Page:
The Meaning of Vicarious Liability
Vicarious liability means liability imposed on one party because of actions committed by someone else. It is not based on negligence. Vicarious liability is also known as imputed liability.
A Matter of Control
Vicarious liability arises because of a special relationship that exists between two parties. Typically, one party exerts some type of control over the second party. The party in control may be held liable if the second party acts negligently, and inadvertently injures a third party.
Vicarious liability is a type of strict liability, meaning it is not based on fault. A party may be held vicariously liable for an injury even though he or she did nothing wrong personally.
There are a number of business relationships that can create vicarious liability. Here are some examples:
Employers may be held vicariously liable for negligence committed by their employees. The employer's liability derives from a legal theory called respondeat superior (Latin for "let the master answer"). The employer-employee relationship is often called a master-servant relationship. This is because the employer (master) has control over its employees (servants). Thus, employers may be sued by third parties who have been injured in accidents caused by negligent employees.
Partners act on behalf of a partnership. Thus, a partnership can be held vicariously liable for negligence committed by a partner.
For example, a partner in a legal firm negligently leaves an extension cord draped across his office. A client visiting the office trips over the cord and breaks his leg. When the accident occurred, the partner (the negligent party) was performing his duties as a lawyer for the benefit of the partnership.
Consequently, the partnership may be held vicariously liable for the client's injury.
Corporation-Director or Executive Officer
Corporate directors and executive officers perform their duties on the corporation's behalf. Consequently, a corporation can be held vicariously liable for negligence committed by its directors and officers.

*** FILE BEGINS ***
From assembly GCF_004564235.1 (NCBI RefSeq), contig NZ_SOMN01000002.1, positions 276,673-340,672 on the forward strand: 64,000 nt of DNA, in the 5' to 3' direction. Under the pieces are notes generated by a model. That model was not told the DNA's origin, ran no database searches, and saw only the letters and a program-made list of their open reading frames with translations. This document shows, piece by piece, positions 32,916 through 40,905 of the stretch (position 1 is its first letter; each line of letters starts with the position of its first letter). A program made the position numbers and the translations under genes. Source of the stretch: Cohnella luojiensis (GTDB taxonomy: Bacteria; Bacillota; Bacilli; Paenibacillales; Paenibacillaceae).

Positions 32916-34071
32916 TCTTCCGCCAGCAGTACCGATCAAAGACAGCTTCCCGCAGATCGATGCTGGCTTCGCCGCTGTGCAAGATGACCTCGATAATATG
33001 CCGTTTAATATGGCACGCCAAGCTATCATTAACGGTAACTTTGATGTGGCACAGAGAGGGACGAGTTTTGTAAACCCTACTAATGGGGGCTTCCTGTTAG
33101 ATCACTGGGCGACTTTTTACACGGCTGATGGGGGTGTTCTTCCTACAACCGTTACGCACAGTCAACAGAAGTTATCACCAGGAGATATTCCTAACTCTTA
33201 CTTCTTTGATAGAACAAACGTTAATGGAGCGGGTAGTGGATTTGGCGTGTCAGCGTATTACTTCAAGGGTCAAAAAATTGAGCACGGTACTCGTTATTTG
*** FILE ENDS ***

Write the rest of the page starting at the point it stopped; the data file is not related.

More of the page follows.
Vehicle Owner-Permissive User
Vicarious liability may apply to a vehicle owner who permits another person (called a permissive user) to drive the auto. Suppose that Steve owns a car that he loans to Bart. While driving Steve's vehicle, Bart inadvertently causes an accident in which Lisa is injured. As the vehicle owner, Steve may be held vicariously liable to Lisa for her injury.
General Liability Policies
Except for sole proprietorships, businesses can't perform acts themselves. They act only through their employees, executive officers and other key individuals. Businesses are covered under general liability policies for their vicarious liability for negligent acts committed by these individuals.
Bodily Injury or Property Damage Liability covers sums the insured is legally obligated to pay as damages because of bodily injury or property damage. The insured's legal obligation is covered whether it arises from the insured's own negligence or from negligence committed by someone else.
If your firm is insured under a general liability policy, it is covered for its vicariously liability for negligence committed by its employees, volunteers, and other people acting on its behalf.
Commercial Auto Policies
If you have purchased a commercial auto policy, your firm should be listed as the named insured in the declarations. As the named insured, your firm is covered for its vicarious liability for accidents resulting from the use of any covered auto. The autos that qualify as covered autos depend on the symbols that appear in the declarations.
The auto policy covers your firm's legal obligation to pay damages for bodily injury or property damage caused by an accident, if the accident results from the use of a covered auto. Your legal obligation is covered whether it stems from your negligent use of an auto (if you are a sole proprietorship) or the negligence of an employee or other permissive user.